Censorship has evolved. In both authoritarian and democratic contexts, new forms of censorship online are now carried out through distributed attacks on freedom of expression – which are often insidiously difficult to detect and just as effective, if not more, than the kinds of brute force state censorship that came before.
In A New Wave of Censorship: Distributed Attacks on Expression and Press Freedom, Daniel Arnaudo analyzes case studies in Ukraine, Turkey, the Philippines, Bahrain, and China to elucidate how new forms of distributed online censorship have undermined the public sphere, and with it, freedom of expression and press freedom. Their goal is not always to block users and content, emphasizes Arnaudo, but to attack democratic discourse more broadly and weaken trust in institutions like the media, civil society, opposition voices, and even other governments.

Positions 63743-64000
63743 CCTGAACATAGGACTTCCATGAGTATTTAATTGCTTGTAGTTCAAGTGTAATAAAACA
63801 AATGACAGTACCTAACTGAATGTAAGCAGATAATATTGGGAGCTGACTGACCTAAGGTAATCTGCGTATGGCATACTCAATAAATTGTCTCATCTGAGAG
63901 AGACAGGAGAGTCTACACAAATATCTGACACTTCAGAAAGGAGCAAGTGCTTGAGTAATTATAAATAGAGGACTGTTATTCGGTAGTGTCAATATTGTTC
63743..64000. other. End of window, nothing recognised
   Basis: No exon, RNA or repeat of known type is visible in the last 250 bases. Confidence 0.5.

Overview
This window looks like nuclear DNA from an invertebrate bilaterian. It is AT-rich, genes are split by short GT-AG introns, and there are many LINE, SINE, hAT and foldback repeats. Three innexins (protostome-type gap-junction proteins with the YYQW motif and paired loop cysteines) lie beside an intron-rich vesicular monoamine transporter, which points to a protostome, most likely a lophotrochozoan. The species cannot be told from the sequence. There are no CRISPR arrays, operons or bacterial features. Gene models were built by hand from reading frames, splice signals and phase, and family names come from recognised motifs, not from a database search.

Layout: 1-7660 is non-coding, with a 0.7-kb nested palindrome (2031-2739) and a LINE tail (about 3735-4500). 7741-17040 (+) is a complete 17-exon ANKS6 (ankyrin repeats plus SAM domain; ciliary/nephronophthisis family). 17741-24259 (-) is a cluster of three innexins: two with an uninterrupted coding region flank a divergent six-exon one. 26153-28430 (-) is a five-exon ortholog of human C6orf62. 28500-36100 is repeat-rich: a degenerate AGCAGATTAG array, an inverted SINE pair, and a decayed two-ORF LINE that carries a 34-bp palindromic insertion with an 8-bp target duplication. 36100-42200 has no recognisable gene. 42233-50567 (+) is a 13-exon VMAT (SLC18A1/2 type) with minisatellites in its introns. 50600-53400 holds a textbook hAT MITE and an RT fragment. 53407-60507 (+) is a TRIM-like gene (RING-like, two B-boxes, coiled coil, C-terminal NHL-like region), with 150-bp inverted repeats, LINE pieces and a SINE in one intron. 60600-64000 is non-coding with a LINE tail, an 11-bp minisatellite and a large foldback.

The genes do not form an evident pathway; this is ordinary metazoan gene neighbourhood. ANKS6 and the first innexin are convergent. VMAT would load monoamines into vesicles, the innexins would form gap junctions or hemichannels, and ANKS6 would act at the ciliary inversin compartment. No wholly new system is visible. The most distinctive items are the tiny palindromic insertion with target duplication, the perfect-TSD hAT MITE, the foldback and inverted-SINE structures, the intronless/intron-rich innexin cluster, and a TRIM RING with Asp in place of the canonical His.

These strategies increasingly polarize and diminish the networked public sphere, resulting in a more dangerous and confined space for media and civil society to operate in. The internet, we now recognize, can be a tool for either the oppressor or the oppressed – and with this recognition comes an understanding that intelligent and coordinated responses can shape the existing socio-political reality, online and off.
An initiative of the National Endowment for Democracy